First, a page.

The Fourth Circuit today issued two published opinions and a published order. A look at the three together reveals various ways in which one can end up in a published Fourth Circuit opinion or order, none of them very attractive.
Meyer v. Astrue is an appeal about the denial of Social Security disability benefits. In an opinion by Judge Motz, joined in by Judge King and Judge Duncan, the Fourth Circuit reversed the denial of benefits because the court could not determine from review of the record whether substantial evidence supported the denial of benefits. The facts portion of the opinion begins with the sentence: “In December 2004, Meyer fell 25 feet out of a deer stand while hunting and suffered significant injuries.”
Li v. Holder involves a petition for review of an order of the BIA remanding petitioner’s case to the IJ. Li is a Chinese citizen who entered the country illegally, was found to be removable, and was granted a voluntary departure. The BIA upheld a denial of Li’s application for adjustment of status, but remanded for the IJ to grant a new period of voluntary departure to provide certain “required advisals” that the IJ previously failed to provide. Li petitioned for review. The government contended that the Fourth Circuit lacked jurisdiction. The court disagreed based on binding panel precedent that it found had not been disturbed by the Supreme Court’s decision in Dada v. Mukasey, 554 U.S. 1 (2008). The court nevertheless declined jurisdiction on prudential grounds. The opinion is interesting for its discussion of the circumstances under which intervening Supreme Court precedent displaces prior circuit precedent–not often. Judge Agee wrote the opinion, in which Judge Wilkinson and Judge Shedd joined.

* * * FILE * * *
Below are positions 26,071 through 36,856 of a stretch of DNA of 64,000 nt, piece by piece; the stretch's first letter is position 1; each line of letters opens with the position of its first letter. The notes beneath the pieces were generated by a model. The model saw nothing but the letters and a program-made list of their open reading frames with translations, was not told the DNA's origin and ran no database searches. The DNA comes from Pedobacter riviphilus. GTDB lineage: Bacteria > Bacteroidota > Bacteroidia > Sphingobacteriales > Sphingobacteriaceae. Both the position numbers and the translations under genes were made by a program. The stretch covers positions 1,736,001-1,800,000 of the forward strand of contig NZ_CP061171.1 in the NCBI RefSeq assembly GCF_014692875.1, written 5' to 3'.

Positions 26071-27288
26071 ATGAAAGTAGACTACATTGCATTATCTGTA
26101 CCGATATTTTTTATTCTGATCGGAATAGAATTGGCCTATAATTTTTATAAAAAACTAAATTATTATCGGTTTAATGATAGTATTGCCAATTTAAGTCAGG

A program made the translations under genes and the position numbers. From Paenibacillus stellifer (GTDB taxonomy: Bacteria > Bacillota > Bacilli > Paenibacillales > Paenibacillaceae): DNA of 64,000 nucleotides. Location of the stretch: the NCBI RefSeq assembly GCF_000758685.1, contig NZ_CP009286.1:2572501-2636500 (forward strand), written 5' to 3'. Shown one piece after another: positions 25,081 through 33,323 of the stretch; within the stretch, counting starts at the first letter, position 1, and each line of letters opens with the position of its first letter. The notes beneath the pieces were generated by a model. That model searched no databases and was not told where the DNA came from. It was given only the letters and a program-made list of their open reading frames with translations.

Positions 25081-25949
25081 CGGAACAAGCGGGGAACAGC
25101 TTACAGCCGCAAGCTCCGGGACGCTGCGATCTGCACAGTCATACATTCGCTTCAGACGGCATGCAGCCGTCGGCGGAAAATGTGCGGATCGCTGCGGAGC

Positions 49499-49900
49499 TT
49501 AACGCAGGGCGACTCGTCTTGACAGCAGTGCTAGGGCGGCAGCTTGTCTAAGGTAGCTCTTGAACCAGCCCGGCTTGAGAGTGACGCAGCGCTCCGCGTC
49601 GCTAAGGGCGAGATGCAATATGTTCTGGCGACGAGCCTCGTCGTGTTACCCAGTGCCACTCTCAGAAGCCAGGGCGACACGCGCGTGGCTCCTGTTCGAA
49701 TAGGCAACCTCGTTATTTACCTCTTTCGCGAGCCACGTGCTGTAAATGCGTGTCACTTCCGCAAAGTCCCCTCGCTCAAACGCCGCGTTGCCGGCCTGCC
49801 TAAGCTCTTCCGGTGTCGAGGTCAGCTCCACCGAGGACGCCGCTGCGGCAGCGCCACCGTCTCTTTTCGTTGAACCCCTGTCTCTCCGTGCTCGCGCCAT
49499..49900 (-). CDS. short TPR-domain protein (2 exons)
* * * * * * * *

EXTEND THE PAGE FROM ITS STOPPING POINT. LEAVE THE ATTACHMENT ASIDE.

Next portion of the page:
The published order today was a public admonishment of a New York attorney based on five violations of the rules of professional misconduct. It seems piling on to repeat the allegations and plaster the attorney’s name around the internet more, so just read the admonishment if you’re interested.
There were a few other unpublished opinions in argued cases, the most notable of which is Haile v. Holder, in which a panel vacated a denial of asylum. The beneficiary of this ruling is a citizen of Eritrea who asserted past persecution and a well-founded fear of future persecution based on her political opinion and her membership in a social group (which was her family, as her father had been persecuted for his political activities). Judge Gregory wrote the opinion, in which Judge Motz and Judge Shedd joined.